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The History of Orient Watches

Orient Watch Company‘ was founded by Shogoro Yoshida in 1950. This well-respected Japanese watch brand has a history which is unique and rich, evident through the exquisite timepieces they offer. Since its discovery, Orient Watches has pursued one single mission. This is to offer high-quality, attainable timepieces which adopt an enduring style.

Over the past 73 years, Orient has continued to build its reputation as one of the leading brands in the watch industry. With a wide variety of models, there is an Orient watch for every person and occasion.

The Beginning of Orient Watches

The origin of Orient Watch Company dates back to as early as 1901. Shogoro Yoshida opened ‘Yoshida Watch Shop’ where he sold pocket watches. Nearly 20 years later he established ‘Toyo Tokei Manufacturing’ where the company began making wristwatches in their Hino factory. During World War II the company had to be engaged in the mass production of aerial weaponry. After the war, Toyo Tokei Manufacturing was re-opened. However, it fell into financial difficulties and was shortly dismissed. 

In 1950, employees from the Hino factory came together and began operating as ‘Tama Keiki Company’. Under this name, they produced their first wristwatch, the ‘New Orient’. After its initial success, the company changed their name to ‘Orient Watch’ in 1951.

Hino factory in 1951

The brand hired Tamotsu Aoki as an advisor in 1951. The Professor at the University of Tokyo and the first chair of the Horological Institute of Japan had great ambitions. He had the aim of regenerating Japanese watchmaking and reaching a more global audience. Orient has always had a focus on creating durable and reliable timepieces. Appointing Aoki has only helped the brand to achieve this. 


In 1951, the ‘Orient Star’ was released. Taking inspiration from a shooting star, the Orient Star had dark blue hands and a high-end finish. This timepiece very quickly gained a reputation as a luxurious watch. 6 years later Orient released the ‘Orient Star Dynamic’. The T-type centre-second movement was developed in the mid-1950s. It overlayed the centre and fourth wheel of this watch. Thanks to a Nivaflex spring the movements were more robust. It was the first Orient watch to come equipped with this feature. 

In 1958 the Royal Orient was released. It was included in Orient’s luxury line. With water-resistant specifications and elements of luxury, this practical timepiece was the main inspiration for the Grand Prix and Fineness lines released in the 1960s.


Orient Watches was well aware of the trends that were rising overseas. With dive watches becoming increasingly popular the brand released their Original Diver’s Watch in 1964. That same year Orient released the Grand Prix 100. This ambitious piece brought great acclaim to Orient’s reputation. The Orient Flash was another extremely ambitious watch. However, the production of this watch was shortly discontinued and it was subsequently reproduced in future years. 

As the 1960s continued, Orient was still following global trends. A second diving watch, ‘Original King Diver’, was released. The Fineness watch had a strong focus on technological advancement. It had a Cal. 3900 movement which, at the time, was the thinnest in the world for a self-winding watch with a date and day display.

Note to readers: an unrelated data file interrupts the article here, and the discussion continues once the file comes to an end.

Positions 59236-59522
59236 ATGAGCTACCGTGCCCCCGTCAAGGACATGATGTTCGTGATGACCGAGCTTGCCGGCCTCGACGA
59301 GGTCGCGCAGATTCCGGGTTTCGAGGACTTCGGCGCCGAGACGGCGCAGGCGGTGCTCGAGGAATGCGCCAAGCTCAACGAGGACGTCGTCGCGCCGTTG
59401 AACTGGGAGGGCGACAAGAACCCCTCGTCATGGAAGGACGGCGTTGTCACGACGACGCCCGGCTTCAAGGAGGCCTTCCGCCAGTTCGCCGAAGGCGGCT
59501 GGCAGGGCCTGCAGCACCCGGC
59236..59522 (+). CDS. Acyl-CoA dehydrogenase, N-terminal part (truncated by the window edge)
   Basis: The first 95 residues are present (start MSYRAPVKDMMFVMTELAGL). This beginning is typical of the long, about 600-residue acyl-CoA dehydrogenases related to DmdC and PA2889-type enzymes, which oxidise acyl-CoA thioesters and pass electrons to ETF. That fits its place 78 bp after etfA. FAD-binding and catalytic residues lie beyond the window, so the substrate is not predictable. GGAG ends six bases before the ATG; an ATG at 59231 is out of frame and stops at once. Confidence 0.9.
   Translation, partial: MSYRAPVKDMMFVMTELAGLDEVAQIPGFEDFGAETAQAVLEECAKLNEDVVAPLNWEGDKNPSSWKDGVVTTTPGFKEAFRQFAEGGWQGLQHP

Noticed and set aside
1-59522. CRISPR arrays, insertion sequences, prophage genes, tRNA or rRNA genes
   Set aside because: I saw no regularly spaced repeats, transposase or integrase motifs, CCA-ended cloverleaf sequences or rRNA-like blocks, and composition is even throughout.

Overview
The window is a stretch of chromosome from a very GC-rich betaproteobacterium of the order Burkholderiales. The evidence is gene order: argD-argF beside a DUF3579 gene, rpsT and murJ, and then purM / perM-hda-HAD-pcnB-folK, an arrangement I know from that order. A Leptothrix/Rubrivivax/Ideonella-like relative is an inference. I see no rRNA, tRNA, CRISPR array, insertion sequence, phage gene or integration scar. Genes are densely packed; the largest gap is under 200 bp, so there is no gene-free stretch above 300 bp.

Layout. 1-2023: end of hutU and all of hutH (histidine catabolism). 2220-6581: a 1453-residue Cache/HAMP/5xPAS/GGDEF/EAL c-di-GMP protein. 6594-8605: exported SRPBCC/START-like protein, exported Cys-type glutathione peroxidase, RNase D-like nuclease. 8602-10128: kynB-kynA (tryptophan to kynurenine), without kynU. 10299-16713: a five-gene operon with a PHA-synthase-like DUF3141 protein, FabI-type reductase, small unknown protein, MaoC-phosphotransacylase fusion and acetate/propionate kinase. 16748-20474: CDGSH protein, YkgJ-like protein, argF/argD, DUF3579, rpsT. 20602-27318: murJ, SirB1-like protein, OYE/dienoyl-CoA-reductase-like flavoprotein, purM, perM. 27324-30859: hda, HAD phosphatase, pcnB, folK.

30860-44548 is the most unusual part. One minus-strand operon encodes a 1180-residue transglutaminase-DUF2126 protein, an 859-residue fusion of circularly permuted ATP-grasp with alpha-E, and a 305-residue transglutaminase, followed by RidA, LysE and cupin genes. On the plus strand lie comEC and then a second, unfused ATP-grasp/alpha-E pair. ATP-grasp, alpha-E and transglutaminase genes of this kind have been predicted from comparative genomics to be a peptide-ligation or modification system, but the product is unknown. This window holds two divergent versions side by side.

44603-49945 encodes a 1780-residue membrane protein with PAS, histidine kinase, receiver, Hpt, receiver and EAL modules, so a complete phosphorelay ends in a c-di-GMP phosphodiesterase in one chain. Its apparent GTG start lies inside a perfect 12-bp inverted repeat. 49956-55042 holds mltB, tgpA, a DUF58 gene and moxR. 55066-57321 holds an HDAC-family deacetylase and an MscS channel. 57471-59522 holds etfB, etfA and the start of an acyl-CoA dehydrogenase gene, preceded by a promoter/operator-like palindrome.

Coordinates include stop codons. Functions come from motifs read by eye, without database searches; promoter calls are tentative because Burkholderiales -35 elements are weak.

Noticing this was becoming popular overseas, this decade saw Orient Watches bring some colour into their dials. The gorgeous two-tone colour gradation on the 1970 Jaguar Focus showcased this perfectly.

In 1971 Orient introduced the Cal. 46 movement. This replaced the L-type self-winding movement that was currently in the watches. This movement was known for its durability, accuracy and reliability and it put Orient on the map. After Orient merged into Epson the precision of this movement was further improved. Over 50 years later this is still Orient’s favoured movement.

The Orient Touchtron was the first of its kind. It had an LED that lit up and displayed the time when the case was touched. Although the idea was great it tended to misoperate. The Touchtron was replaced by the Touchtron II. This had an illuminated display at the touch of a button.

1990s – 2010s

Although quartz technology was on the rise, Orient stayed true to its original watchmaking traditions. Skeletonised models showed the inside mechanical workings of the watch. The Mon Bijou of 1991 started this trend and it was later adopted for the ever-popular Orient Star.

In 2004, Orient Watches released a revival of the Royal Orient. The modern style of this watch can be seen reflected in many pieces in the present day. A new movement design was also featured in this watch – Cal. 88700. The Royal Orient became a staple in the brand’s 2008 lineup and to this day remains one of the most popular Orient watches. 

Orient watch with moonphase

Orient Watches in the Present Day

Since 2001 Orient Watches have been a part of the successful Seiko group. Following their initial aim, Orient Watches continues to produce timepieces that remain true to their rich and unique history. 

Bright colours, moon phases and skeleton dials are all trends which can be seen through present-day releases. Orient watches currently have sports, classic and contemporary collections. They also have a revival collection which brings those well-loved discontinued pieces of history back to life with more modern technologies.

You are guaranteed to have a well-crafted watch when you are purchasing an Orient watch. They are considered to be timepieces that offer good value for money and reliability.

As an authorised retailer of Orient watches, we aim to provide you with the same reliability that the brand prides itself on. If you have any questions about the watches or the brand itself do not hesitate to contact us at

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